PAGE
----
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Concept becomes reality: EV build breakdown with Hayden Paddon

24 December 2019



At Paddon Rallysport Group (PRG), the past month has been full on with various motorsport projects on the go at our Highlands Motorsport Park facility. Our core project — New Zealand Electric Vehicle Rally Car 1 (NZEVRC1 ) — has been making steady progress, particularly as we now focus on the construction of the chassis.

Confirming the design of the chassis has been a long process: taking the geometry data from a WRC and AP4 car, and factoring in the completely different weight distribution of an EV car — heavier and all the weight centralized. Using CAD and our new Ansys software we have been able to simulate all scenarios and finalize a design that we are very happy with and excited about.

Once the engineers, Matt Barham, Jack Williamson, and Rory Callaway had confirmed and frozen the design of the chassis and geometry, the next step was getting the car on the chassis jig to start inputting the suspension points and top mounts. The chassis construction is planned to take about 500 man-hours, starting with a brand-new Hyundai Kona bodyshell, which has been completely stripped and then given a heavy diet to try and get the base weight down. The specially made laser cut jig is accurate to within 0.1mm, which is crucial to ensure not only fitment but also performance. Mike is now mostly through inserting the new top mounts. These allow for the larger competition dampers and the longer stroke for increased travel, which equals more traction. The summer break puts the brakes on a little but the chassis fabrication should be mostly complete by the end of January.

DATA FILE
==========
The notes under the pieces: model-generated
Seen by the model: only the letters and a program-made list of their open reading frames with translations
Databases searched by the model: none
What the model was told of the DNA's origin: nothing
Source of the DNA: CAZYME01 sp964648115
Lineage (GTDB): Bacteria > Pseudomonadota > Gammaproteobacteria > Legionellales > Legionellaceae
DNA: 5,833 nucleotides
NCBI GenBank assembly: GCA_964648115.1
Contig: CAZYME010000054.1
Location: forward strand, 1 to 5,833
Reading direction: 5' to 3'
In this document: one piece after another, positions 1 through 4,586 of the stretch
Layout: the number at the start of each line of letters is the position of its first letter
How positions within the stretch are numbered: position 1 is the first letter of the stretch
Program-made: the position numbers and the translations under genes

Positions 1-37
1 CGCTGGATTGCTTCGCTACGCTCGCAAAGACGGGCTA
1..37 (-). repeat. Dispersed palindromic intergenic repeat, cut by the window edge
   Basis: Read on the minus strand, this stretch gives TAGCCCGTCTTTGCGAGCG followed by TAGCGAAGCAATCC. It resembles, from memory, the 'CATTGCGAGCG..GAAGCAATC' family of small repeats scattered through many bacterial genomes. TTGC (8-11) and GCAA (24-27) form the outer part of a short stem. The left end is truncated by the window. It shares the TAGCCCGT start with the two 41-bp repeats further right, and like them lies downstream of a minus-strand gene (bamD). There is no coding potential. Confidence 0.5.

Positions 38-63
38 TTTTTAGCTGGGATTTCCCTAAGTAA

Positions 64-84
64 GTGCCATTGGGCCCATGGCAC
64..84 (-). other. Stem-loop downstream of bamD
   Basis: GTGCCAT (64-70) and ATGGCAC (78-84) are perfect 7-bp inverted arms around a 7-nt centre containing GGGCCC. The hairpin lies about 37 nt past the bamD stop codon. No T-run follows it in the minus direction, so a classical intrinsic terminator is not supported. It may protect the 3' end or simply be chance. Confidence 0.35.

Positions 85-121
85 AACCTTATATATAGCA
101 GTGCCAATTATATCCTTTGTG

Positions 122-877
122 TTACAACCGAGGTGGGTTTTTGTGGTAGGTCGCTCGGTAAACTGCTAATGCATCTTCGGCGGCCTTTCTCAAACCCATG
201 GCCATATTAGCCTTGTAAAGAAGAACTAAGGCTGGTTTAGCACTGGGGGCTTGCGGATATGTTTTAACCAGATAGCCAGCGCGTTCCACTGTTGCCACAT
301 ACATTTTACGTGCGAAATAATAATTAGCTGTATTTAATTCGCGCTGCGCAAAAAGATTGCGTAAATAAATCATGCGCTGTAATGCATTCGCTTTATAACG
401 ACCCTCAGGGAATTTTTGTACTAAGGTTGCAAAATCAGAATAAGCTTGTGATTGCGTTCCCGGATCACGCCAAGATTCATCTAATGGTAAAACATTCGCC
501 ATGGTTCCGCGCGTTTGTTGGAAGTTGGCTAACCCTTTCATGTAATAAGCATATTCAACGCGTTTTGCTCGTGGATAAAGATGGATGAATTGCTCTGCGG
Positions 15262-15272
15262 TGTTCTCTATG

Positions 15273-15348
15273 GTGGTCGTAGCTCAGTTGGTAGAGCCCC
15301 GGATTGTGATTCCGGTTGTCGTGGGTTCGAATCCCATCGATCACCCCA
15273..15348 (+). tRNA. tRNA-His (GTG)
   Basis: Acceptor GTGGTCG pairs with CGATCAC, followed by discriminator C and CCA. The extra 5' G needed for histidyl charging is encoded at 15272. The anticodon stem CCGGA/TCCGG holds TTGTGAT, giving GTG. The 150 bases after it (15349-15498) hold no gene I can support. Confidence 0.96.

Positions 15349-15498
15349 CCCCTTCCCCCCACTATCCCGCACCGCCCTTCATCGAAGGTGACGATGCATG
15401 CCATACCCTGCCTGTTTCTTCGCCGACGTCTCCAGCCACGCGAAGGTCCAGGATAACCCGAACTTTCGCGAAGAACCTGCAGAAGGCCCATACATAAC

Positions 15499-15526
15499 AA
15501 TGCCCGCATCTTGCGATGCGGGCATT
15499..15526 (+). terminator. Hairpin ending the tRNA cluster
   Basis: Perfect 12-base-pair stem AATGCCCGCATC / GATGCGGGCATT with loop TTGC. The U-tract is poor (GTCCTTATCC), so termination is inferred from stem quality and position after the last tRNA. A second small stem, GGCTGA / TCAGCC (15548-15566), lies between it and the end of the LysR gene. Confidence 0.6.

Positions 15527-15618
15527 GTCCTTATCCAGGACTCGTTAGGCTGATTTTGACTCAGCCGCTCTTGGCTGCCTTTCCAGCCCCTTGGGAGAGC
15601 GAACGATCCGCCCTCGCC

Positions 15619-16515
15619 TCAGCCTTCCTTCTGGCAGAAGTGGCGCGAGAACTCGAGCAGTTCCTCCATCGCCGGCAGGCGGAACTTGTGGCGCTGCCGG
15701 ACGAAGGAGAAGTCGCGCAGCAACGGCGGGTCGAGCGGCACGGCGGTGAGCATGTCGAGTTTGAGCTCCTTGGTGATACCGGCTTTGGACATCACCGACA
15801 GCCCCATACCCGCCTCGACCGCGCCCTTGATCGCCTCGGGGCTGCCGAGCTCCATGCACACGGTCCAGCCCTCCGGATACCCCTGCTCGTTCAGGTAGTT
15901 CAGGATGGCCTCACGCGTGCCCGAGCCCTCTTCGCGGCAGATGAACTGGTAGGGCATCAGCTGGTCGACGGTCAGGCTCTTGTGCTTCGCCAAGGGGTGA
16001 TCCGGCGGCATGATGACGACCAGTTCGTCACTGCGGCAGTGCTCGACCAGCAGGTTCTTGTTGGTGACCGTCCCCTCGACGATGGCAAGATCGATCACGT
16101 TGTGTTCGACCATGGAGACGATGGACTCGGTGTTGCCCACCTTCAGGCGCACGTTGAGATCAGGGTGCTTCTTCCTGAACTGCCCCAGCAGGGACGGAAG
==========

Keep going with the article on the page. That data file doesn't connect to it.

Meanwhile, our team of engineers, led by Matt Barham, have been going through other design concepts relating to the car, including battery and transmission mounting, and work has begun on the wiring loom. There is a lot of integration involved as the driveline/motors use a completely separate power source to the auxiliary items such as lights, fans, and normal road-going items. With much of the major electronics componentry that was outsourced having now departed from Europe, the new year will see us beginning to dummy fit the major components in the car. That will allow us to design everything around it.

Design and prototype testing has been continuing on some unique technology that we are looking to introduce to the market, based around both the EV car and general motorsport use. While our focus is on technology in motorsport and our new project, which is at the leading edge of this, it gives us a platform to try and push the boundaries in many forms of new concepts and ideas. We have been able to use our existing IC Hyundai AP4 for this testing — it has been acting as a test mule around the race circuit here as we try out new parts and collect data.

Other projects keeping us busy at PRG at present, are the preparation of our TCR car for the upcoming inaugural NZ TCR circuit race championship and our first taste of circuit racing as a team. Our AP4 rally car is also getting a makeover, with a new 700bhp engine being built to tackle Leadfoot Festival and the new Ben Nevis Station Golden 1200 Hillclimb that we are hosting in March. Then it’s straight into the rally season in April.

So, busy times in more ways than one. The deadline is getting ever closer, and the next five months will disappear very quickly, but it’s great to have such a dedicated and motivated team working on this and I am confident we will see success come mid 2020.